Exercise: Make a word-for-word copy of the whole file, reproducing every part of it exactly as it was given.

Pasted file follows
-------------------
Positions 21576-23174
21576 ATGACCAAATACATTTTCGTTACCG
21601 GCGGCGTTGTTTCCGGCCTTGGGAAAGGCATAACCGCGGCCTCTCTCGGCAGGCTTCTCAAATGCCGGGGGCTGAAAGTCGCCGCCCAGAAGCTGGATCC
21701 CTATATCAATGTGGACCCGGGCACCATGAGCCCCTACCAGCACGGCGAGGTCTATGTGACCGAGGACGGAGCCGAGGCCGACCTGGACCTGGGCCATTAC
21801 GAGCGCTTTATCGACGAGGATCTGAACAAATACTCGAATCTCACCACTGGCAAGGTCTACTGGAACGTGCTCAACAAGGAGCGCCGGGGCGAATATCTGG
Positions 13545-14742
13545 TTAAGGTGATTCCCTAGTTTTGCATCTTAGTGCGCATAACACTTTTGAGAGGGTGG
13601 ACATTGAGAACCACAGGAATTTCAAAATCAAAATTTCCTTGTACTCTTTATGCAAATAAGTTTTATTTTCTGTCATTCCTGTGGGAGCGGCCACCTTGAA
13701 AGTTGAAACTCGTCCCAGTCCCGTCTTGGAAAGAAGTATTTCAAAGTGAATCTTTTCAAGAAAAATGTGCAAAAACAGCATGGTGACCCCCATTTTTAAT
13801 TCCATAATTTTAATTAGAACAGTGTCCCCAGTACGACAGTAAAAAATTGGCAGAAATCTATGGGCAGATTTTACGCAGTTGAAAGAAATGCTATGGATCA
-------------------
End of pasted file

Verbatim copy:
Positions 21576-23174
21576 ATGACCAAATACATTTTCGTTACCG
21601 GCGGCGTTGTTTCCGGCCTTGGGAAAGGCATAACCGCGGCCTCTCTCGGCAGGCTTCTCAAATGCCGGGGGCTGAAAGTCGCCGCCCAGAAGCTGGATCC
21701 CTATATCAATGTGGACCCGGGCACCATGAGCCCCTACCAGCACGGCGAGGTCTATGTGACCGAGGACGGAGCCGAGGCCGACCTGGACCTGGGCCATTAC
21801 GAGCGCTTTATCGACGAGGATCTGAACAAATACTCGAATCTCACCACTGGCAAGGTCTACTGGAACGTGCTCAACAAGGAGCGCCGGGGCGAATATCTGG
Positions 13545-14742
13545 TTAAGGTGATTCCCTAGTTTTGCATCTTAGTGCGCATAACACTTTTGAGAGGGTGG
13601 ACATTGAGAACCACAGGAATTTCAAAATCAAAATTTCCTTGTACTCTTTATGCAAATAAGTTTTATTTTCTGTCATTCCTGTGGGAGCGGCCACCTTGAA
13701 AGTTGAAACTCGTCCCAGTCCCGTCTTGGAAAGAAGTATTTCAAAGTGAATCTTTTCAAGAAAAATGTGCAAAAACAGCATGGTGACCCCCATTTTTAAT
13801 TCCATAATTTTAATTAGAACAGTGTCCCCAGTACGACAGTAAAAAATTGGCAGAAATCTATGGGCAGATTTTACGCAGTTGAAAGAAATGCTATGGATCA